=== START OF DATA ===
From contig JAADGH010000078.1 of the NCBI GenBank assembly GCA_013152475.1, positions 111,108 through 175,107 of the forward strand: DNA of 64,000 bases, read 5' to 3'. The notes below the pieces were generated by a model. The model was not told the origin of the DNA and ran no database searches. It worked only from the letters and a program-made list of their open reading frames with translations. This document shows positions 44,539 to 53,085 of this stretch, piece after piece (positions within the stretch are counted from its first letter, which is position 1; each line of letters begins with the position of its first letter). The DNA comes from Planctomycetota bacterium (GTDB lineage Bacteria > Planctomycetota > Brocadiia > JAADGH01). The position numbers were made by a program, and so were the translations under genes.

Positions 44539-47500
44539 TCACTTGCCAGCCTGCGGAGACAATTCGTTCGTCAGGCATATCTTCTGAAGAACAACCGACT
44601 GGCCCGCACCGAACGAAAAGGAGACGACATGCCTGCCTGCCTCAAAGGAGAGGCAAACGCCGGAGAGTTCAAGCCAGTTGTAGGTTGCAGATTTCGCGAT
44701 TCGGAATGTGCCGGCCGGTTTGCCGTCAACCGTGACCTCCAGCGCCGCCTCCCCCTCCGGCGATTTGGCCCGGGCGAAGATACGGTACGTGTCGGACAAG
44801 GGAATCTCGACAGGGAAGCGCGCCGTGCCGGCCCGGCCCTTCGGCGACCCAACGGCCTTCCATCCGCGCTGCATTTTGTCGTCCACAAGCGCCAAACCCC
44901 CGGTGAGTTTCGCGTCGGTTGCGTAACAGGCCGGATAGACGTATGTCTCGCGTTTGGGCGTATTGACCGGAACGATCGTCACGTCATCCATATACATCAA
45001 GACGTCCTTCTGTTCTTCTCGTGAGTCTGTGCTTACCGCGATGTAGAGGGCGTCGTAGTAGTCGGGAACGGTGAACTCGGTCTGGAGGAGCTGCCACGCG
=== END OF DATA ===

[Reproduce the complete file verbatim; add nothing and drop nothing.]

From contig JAADGH010000078.1 of the NCBI GenBank assembly GCA_013152475.1, positions 111,108 through 175,107 of the forward strand: DNA of 64,000 bases, read 5' to 3'. The notes below the pieces were generated by a model. The model was not told the origin of the DNA and ran no database searches. It worked only from the letters and a program-made list of their open reading frames with translations. This document shows positions 44,539 to 53,085 of this stretch, piece after piece (positions within the stretch are counted from its first letter, which is position 1; each line of letters begins with the position of its first letter). The DNA comes from Planctomycetota bacterium (GTDB lineage Bacteria > Planctomycetota > Brocadiia > JAADGH01). The position numbers were made by a program, and so were the translations under genes.

Positions 44539-47500
44539 TCACTTGCCAGCCTGCGGAGACAATTCGTTCGTCAGGCATATCTTCTGAAGAACAACCGACT
44601 GGCCCGCACCGAACGAAAAGGAGACGACATGCCTGCCTGCCTCAAAGGAGAGGCAAACGCCGGAGAGTTCAAGCCAGTTGTAGGTTGCAGATTTCGCGAT
44701 TCGGAATGTGCCGGCCGGTTTGCCGTCAACCGTGACCTCCAGCGCCGCCTCCCCCTCCGGCGATTTGGCCCGGGCGAAGATACGGTACGTGTCGGACAAG
44801 GGAATCTCGACAGGGAAGCGCGCCGTGCCGGCCCGGCCCTTCGGCGACCCAACGGCCTTCCATCCGCGCTGCATTTTGTCGTCCACAAGCGCCAAACCCC
44901 CGGTGAGTTTCGCGTCGGTTGCGTAACAGGCCGGATAGACGTATGTCTCGCGTTTGGGCGTATTGACCGGAACGATCGTCACGTCATCCATATACATCAA
45001 GACGTCCTTCTGTTCTTCTCGTGAGTCTGTGCTTACCGCGATGTAGAGGGCGTCGTAGTAGTCGGGAACGGTGAACTCGGTCTGGAGGAGCTGCCACGCG